Acta Univ. Agric. Silvic. Mendelianae Brun. 2014, 62, 495-500
Published online 2014-08-06

Effects of Mycotoxin Sequestering Agents Added Into Feed on Health, Reproduction and Milk Yield of Dairy Cattle

Michal Hulík, Ladislav Zeman

Department of Animal Nutrition and Forage Production, Faculty of Agronomy, Mendel University in Brno, Zemědělská 1, 613 00 Brno, Czech Republic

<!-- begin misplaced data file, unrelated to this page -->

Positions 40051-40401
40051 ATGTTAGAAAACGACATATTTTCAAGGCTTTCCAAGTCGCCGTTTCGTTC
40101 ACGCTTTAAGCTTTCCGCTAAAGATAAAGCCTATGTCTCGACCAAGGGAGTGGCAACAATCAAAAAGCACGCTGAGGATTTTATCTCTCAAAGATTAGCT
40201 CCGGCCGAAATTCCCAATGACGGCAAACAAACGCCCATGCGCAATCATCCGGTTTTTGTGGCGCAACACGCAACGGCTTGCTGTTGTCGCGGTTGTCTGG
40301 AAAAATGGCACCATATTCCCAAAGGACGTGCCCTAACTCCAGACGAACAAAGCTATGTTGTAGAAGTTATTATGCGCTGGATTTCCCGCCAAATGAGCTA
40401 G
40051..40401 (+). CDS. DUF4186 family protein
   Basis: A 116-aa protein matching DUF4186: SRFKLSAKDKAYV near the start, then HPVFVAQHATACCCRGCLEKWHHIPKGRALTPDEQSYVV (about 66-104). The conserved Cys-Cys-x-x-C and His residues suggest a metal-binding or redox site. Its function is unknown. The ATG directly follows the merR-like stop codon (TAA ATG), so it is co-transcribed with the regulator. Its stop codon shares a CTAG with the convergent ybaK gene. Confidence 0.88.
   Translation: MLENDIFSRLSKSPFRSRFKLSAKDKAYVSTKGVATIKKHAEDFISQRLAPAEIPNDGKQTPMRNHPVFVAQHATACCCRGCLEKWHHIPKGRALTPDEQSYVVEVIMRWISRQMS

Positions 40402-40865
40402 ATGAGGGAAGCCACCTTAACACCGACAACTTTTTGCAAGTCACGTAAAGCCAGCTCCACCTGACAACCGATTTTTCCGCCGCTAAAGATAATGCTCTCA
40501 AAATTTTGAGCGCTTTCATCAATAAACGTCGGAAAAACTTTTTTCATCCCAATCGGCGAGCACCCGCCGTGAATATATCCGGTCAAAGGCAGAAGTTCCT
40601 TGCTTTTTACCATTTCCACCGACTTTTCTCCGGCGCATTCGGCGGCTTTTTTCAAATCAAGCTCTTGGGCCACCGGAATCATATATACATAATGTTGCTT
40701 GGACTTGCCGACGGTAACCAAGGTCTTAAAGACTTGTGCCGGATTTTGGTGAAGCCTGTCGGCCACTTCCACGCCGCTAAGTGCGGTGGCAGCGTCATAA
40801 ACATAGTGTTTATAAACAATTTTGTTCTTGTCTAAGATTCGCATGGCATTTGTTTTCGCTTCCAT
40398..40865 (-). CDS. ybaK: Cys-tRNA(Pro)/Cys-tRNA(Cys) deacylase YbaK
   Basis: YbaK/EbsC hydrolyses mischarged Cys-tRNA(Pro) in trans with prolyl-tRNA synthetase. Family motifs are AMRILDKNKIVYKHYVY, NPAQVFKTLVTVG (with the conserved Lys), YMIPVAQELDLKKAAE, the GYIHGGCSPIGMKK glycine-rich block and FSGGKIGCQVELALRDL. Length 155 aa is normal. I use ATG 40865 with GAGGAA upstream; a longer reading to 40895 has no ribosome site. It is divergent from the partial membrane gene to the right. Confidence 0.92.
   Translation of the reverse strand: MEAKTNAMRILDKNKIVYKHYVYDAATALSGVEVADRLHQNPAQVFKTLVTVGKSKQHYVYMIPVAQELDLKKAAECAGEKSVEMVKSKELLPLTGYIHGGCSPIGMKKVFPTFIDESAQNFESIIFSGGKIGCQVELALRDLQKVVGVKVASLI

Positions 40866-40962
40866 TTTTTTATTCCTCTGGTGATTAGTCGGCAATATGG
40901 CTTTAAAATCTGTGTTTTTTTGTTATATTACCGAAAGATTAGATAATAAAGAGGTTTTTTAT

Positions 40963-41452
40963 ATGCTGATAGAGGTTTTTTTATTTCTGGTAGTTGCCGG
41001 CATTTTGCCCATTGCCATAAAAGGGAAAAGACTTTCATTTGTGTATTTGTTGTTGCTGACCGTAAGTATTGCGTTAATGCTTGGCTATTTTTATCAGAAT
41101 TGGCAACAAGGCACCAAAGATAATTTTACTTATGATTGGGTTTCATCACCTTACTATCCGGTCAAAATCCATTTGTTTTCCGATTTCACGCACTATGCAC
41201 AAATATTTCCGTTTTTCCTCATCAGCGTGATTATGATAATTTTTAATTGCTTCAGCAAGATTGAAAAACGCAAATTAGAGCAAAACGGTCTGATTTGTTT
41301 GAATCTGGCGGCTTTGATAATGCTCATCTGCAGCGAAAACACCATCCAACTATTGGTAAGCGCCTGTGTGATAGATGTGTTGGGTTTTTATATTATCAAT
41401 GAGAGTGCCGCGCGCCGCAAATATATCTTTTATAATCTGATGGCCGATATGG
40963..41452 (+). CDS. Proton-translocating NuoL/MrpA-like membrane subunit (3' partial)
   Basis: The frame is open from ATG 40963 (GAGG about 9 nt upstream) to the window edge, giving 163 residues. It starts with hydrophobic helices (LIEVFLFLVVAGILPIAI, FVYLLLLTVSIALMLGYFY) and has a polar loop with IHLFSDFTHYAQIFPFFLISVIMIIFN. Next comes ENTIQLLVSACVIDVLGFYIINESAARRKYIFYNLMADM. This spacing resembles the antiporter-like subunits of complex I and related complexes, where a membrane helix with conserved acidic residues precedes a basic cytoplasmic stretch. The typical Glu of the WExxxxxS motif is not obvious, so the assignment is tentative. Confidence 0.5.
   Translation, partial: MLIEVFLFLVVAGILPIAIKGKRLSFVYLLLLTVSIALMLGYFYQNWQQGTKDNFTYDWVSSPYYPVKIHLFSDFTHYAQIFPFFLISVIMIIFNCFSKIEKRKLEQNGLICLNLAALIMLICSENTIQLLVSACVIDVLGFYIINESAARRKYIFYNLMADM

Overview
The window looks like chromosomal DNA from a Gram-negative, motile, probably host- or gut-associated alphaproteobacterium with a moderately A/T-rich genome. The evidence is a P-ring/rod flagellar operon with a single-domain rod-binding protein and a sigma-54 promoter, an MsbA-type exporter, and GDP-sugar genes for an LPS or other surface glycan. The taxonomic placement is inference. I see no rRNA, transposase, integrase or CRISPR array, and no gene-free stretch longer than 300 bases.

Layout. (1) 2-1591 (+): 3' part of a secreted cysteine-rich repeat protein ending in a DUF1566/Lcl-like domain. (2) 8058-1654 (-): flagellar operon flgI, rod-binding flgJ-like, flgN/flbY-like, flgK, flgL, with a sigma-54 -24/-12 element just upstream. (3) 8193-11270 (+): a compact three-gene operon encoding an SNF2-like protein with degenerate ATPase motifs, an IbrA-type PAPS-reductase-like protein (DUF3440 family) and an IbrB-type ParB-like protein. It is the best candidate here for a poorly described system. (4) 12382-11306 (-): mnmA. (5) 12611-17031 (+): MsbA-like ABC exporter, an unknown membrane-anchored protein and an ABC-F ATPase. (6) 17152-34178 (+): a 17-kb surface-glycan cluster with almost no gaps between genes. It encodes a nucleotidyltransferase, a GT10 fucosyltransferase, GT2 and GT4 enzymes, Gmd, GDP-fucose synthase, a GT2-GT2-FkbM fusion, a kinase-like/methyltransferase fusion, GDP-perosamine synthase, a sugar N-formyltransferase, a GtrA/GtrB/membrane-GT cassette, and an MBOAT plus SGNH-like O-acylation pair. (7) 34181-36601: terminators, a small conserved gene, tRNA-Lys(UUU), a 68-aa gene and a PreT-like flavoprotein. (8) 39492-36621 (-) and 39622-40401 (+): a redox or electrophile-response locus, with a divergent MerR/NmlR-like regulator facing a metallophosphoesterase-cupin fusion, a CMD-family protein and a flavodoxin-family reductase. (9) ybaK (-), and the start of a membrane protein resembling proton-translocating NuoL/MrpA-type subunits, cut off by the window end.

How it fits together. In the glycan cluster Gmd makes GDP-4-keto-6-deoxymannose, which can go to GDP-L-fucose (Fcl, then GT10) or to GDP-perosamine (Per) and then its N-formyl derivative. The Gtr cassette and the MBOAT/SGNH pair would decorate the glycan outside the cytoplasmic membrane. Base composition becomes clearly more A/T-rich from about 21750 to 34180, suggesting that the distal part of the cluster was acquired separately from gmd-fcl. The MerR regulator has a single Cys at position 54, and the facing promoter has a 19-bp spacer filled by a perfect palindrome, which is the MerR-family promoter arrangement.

Effects of mycotoxin sequestering agents in feed on health, reproduction and milk yield of dairy cattle were studied in a 5-month long experiment on 300 dairy cows divided into two groups and six subgroups. The experiment was conducted in adding a mycotoxin sequestering agent based on 1,3 and 1,6 β-glucans to standard cattle nutrition (TMR), which was regularly tested for content of important mycotoxins, in order to gain knowledge about possible positive effect of this agent on the health of dairy cattle and about possible avoidance of negative effects of mycotoxins on dairy cattle due to their structural elimination caused by the agent. The experiment’s setting and conditions during it were in all aspects common and comparable within the European Union, the experiment’s results should be therefore seen as relevant. Health, pregnancy rate and milk yield were carefully monitored during the experiment. Indicators of state of health (occurrence of mastitis and somatic cell count in milk) did not show any significant differences between test and control groups of dairy cows. The average milk yield of dairy cows which were fed the agent enriched feed (30.2 kg a day) was slightly lower in comparison to control groups (31 kg a day, both results with P < 0.001), however, fat content of milk of test groups’ cows (4.02%) was considerably higher than that of control groups’ cows (3.79%). The average pregnancy rate of cows which were fed the agent enriched feed also manifested considerable increase in percentage and stability (from 42.95% of control groups’ cows to 62.25% of test groups’ cows, the standard deviation decreased from 21.1% to 14.4% which means smaller differences among pregnancy rate of test groups’ cows, hence higher stability), this increase manifested even long after the cows had been fed regular feed again.


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